James O. Armitage, MD
One of the widely held ideas in oncology is that rapidly dividing tumors are sensitive to chemotherapy, whereas slowly growing tumors are resistant. This idea might have been fostered by the early success of chemotherapy in Burkitt lymphoma—perhaps the most rapidly proliferating human tumor. Also, the common "solid tumors" generally proliferate slowly and respond poorly to chemotherapy. However, another explanation for the same observations is that factors other than tumor growth rate determine sensitivity to chemotherapy but that some rapidly dividing tumors happen to be sensitive to chemotherapy. If the latter were true and because rapidly proliferating tumors might become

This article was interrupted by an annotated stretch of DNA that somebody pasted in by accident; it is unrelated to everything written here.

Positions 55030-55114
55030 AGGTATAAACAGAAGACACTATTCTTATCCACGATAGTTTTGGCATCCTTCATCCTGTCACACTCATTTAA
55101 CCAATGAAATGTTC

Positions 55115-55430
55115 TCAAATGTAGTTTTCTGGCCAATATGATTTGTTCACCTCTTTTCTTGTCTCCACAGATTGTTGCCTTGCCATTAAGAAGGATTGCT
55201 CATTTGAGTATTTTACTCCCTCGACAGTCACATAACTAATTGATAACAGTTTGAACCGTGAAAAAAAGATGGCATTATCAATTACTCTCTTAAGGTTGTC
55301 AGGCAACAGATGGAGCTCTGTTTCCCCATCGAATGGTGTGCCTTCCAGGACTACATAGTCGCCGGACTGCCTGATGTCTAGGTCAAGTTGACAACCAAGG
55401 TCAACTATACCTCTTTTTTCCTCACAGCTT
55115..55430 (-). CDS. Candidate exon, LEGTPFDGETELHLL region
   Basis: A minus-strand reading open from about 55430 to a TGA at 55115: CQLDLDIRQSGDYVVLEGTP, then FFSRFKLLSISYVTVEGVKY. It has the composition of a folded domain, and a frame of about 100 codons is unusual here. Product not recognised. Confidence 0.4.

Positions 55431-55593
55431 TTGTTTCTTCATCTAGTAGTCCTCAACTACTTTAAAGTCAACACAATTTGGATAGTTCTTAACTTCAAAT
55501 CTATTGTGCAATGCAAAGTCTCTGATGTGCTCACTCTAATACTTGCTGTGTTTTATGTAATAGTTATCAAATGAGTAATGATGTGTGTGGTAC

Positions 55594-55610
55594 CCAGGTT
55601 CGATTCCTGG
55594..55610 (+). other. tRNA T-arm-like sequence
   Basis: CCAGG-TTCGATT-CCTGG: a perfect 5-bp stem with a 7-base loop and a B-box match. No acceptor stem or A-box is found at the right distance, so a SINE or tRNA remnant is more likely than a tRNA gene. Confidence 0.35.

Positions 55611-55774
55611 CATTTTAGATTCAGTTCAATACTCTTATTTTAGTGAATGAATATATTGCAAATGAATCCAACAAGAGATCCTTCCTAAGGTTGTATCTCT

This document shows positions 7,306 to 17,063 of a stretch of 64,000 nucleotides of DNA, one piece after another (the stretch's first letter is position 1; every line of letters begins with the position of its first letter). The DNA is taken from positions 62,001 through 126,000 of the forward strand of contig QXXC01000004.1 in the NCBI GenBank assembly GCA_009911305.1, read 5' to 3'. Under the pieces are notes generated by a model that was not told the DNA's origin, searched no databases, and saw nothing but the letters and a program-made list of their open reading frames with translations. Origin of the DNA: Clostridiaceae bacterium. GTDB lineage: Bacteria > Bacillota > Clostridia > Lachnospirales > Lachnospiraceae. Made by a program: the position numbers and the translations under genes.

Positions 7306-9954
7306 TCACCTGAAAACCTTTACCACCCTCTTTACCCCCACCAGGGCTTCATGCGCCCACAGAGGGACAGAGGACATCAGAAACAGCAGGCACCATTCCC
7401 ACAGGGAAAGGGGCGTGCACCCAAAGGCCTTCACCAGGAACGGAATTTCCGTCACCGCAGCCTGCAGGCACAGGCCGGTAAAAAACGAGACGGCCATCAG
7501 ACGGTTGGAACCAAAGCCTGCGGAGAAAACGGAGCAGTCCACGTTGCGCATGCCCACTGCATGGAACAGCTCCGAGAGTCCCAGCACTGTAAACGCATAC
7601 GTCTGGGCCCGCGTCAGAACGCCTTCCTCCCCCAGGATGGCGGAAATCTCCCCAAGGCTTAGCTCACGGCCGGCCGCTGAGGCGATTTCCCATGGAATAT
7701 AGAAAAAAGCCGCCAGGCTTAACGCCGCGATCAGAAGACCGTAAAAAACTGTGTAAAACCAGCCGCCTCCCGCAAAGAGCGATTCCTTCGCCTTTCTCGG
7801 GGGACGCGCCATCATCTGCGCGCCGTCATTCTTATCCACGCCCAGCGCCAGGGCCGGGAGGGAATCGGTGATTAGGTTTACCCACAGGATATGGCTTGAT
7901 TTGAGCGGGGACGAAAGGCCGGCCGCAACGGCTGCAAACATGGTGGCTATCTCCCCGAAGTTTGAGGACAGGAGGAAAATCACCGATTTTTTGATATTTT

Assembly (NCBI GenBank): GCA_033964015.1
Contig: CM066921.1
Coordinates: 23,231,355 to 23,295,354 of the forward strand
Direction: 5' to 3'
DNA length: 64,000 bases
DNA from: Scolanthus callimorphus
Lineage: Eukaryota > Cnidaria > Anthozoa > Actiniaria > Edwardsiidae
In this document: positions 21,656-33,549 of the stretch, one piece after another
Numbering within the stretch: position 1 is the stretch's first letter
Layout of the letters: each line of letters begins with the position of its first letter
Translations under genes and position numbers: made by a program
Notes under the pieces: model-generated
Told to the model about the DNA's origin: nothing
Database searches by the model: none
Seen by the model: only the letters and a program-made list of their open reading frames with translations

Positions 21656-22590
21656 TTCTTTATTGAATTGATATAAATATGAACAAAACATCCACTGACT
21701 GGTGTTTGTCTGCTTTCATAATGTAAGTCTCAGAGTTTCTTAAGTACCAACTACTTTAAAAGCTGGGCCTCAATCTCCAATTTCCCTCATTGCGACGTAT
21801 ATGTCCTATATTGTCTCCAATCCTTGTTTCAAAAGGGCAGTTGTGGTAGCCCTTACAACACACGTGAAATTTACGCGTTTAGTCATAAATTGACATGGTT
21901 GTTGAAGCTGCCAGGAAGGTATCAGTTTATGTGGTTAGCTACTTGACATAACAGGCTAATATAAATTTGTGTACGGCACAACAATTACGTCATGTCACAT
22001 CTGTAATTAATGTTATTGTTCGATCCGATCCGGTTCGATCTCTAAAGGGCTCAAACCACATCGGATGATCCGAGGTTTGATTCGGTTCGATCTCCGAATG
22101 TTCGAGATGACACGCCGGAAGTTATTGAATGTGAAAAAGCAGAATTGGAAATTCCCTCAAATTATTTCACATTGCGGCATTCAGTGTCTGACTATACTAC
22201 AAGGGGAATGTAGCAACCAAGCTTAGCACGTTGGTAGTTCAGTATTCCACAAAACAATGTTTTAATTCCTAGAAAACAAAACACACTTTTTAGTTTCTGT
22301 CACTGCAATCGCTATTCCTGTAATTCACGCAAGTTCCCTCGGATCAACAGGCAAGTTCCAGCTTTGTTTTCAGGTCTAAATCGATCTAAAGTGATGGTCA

Armitage JO. Tumor Proliferative Rate and Response to Chemotherapy. Ann Intern Med. ;116:771–773. doi: 10.7326/0003-4819-116-9-771
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Published: Ann Intern Med. 1992;116(9):771-773.
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